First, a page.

A little boy had a sister who needed a blood transfusion. The doctor explained that the sister had the same disease the boy had recovered from two years earlier. Her only chance for survival was a transfusion from someone who had previously conquered the disease. Since the two children had the same rare blood type, the boy was the ideal donor.
"Would you give your blood to Mary?" the doctor asked.
Johnny hesitated. His lower lip started to tremble. Then he smiled, and said, "Sure, for my sister."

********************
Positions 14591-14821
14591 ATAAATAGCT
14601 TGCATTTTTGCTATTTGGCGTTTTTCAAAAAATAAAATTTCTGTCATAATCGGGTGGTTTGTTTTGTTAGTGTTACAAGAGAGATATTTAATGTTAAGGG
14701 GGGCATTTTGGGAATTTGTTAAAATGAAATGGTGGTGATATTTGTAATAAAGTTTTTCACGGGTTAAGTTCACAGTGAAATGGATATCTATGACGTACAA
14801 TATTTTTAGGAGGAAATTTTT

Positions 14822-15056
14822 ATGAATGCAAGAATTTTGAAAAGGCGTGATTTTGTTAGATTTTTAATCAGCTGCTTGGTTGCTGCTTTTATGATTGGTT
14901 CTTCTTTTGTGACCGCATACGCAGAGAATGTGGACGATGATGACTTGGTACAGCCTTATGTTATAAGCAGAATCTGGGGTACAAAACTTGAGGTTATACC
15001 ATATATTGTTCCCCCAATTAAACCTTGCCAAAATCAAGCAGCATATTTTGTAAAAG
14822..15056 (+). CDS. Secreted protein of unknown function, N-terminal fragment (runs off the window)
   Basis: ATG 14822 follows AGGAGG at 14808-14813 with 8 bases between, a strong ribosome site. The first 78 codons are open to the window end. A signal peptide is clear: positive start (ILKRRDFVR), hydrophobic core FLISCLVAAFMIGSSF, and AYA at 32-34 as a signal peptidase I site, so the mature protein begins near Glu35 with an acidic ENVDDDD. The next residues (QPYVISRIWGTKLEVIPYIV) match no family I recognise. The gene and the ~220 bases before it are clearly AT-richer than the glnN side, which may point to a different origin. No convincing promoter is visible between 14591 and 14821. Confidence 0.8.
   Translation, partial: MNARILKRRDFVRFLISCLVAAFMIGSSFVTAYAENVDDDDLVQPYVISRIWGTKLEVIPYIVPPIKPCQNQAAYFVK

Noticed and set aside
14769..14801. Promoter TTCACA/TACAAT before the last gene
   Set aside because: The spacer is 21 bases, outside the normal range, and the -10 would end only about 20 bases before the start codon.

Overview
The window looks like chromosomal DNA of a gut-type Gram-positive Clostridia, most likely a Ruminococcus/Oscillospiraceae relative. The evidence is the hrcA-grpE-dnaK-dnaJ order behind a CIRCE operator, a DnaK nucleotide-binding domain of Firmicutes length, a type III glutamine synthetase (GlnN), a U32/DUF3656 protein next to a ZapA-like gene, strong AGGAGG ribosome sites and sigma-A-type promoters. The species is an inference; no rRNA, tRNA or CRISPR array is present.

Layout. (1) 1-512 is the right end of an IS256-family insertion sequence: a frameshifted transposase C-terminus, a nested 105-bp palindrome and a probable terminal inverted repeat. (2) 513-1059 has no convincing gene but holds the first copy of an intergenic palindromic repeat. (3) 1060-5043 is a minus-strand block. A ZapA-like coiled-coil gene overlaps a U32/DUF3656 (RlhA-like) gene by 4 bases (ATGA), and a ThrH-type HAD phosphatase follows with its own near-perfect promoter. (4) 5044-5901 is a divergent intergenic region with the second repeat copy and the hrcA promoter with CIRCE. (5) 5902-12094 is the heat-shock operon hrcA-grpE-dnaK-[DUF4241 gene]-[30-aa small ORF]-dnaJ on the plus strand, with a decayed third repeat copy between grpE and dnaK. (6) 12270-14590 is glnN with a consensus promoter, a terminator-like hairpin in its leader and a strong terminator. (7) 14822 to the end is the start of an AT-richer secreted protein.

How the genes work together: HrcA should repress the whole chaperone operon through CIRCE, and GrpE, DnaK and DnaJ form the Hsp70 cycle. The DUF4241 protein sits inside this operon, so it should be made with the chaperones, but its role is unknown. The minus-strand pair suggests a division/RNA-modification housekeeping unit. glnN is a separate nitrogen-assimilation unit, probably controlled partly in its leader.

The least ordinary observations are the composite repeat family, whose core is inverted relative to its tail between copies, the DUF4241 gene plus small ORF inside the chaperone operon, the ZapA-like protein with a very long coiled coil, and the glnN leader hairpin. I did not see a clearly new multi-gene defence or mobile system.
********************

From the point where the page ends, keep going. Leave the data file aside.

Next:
Soon the two children were wheeled into the hospital room--Mary, pale and thin; Johnny, robust and healthy. Neither spoke, but when their eyes met, Johnny grinned.
As the nurse inserted the needle into his arm, Johnny's smile faded. He watched the blood flow through the tube. With ordeal almost over, his voice, slightly shaky, broke the silence, "Doctor, when do I die?"
Only then did the doctor realize why Johnny had hesitated, why his lip had trembled when he'd agreed to donate his blood. He'd thought giving his blood to his sister meant giving up his life. In that brief moment, Johnny had made his great decision.